Whether your favorite songs elicit tears, laughter or chills, physical reactions from music are nothing new. However, a new study has equated those responses to that of a sexual nature, dubbing them “skin orgasms” -- or what are also known as “musical frissons.”

Psyche Loui, a psychologist at Wesleyan University, and her student, Luke Harrison, conducted a study that placed subjects in an fMRI scanner with their favorite songs and then assessed how the brain responded to the music.

As Loui’s study discovers, after a lifetime of listening to music, we begin to formulate expectations of musical movements; however, it’s when musicians and composers deviate from those expectations -- unconventional changes in harmony, melody, volume or otherwise -- that we might experience a physical reaction. In a piece covering the study, BBC’s David Robson described the effect on the brain:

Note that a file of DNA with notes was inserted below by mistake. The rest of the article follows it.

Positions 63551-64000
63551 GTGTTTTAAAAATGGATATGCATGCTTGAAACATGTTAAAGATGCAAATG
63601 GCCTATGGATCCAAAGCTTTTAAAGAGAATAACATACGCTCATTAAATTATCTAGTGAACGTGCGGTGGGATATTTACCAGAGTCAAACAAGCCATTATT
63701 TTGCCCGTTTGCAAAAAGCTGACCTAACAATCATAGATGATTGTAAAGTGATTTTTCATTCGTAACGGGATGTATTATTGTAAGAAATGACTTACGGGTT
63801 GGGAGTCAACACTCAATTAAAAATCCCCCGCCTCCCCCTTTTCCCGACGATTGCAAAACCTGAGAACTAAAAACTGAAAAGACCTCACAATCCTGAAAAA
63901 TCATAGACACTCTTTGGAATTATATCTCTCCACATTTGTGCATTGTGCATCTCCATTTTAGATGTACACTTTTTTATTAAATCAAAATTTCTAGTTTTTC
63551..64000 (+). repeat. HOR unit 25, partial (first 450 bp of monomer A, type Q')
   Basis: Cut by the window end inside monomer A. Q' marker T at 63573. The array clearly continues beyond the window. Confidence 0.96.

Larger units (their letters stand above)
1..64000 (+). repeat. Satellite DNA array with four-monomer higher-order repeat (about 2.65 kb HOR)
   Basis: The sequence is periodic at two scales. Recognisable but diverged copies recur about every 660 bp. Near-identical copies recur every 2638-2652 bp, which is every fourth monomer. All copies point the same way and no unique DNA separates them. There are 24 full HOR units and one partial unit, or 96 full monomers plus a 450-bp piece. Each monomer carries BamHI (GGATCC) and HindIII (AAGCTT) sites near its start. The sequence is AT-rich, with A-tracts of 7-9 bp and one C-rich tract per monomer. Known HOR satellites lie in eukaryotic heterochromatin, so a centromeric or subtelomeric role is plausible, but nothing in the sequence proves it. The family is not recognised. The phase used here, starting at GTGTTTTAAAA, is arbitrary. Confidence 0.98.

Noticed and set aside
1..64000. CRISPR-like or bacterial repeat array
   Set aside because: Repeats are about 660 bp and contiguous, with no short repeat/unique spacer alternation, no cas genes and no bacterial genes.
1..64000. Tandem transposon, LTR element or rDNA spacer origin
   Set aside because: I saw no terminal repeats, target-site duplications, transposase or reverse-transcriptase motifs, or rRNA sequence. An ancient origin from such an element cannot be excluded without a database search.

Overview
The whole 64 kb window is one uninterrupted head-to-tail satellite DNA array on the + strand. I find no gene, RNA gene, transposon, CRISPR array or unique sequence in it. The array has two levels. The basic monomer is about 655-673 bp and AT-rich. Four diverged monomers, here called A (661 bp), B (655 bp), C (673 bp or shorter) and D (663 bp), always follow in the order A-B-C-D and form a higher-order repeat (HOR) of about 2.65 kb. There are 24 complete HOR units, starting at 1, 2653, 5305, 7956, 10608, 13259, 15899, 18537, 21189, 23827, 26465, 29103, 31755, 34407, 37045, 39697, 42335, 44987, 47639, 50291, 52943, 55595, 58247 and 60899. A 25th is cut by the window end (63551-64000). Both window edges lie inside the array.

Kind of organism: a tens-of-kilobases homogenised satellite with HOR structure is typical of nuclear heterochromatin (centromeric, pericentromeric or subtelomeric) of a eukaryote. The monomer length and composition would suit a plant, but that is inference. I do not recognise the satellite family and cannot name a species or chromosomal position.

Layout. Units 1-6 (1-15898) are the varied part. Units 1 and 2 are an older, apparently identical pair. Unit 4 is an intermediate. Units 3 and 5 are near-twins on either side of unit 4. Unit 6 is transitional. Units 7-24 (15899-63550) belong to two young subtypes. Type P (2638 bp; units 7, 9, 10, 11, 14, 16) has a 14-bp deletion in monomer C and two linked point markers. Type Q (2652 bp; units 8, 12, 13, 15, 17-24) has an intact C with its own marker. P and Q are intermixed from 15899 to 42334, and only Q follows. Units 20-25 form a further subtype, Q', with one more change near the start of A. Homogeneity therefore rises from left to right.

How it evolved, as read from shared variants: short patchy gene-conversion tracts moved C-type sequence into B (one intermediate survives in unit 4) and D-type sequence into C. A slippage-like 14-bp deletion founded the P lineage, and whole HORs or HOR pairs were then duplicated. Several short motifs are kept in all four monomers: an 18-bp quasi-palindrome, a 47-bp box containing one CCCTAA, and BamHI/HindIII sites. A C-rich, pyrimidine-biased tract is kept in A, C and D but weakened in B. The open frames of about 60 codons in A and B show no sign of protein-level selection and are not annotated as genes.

For instance, violated expectations seem to startle (albeit gently) the automatic nervous system, in its most primitive region, the brain stem – producing the racing heart, the breathlessness, the flush that can signal the onset of a frisson. What’s more, the anticipation, violation, and resolution of our expectations triggers the release of dopamine in two key regions – the caudate and the nucleus accumbens, shortly before and just after the frisson. You see a similar response when people take drugs or have sex, which may explain why we find shiver-inducing songs so addictive, says Loui.

Of course, our favorite songs carry strong emotional attachments, too. We might consider what songwriters were experiencing when they wrote their songs or associate songs with our own personal memories. “Our own autobiographical experiences interact with the musical devices,” Loui told Robson, “so that everyone finds a different piece of music rewarding.”

With the right combination, Loui says, “The aesthetic experience can be so intense that you can’t do anything else.”

Loui assembled a playlist of songs that exhibit the qualities that led to “skin orgasms” in her subjects. It includes Rachmaninoff’s “Piano Concerto No. 2” -- the song that helped inspire Loui’s research due to her own physical response -- as well as Rufus Wainwright’s take on “Hallelujah” and Oasis’ “Wonderwall.” Listen below: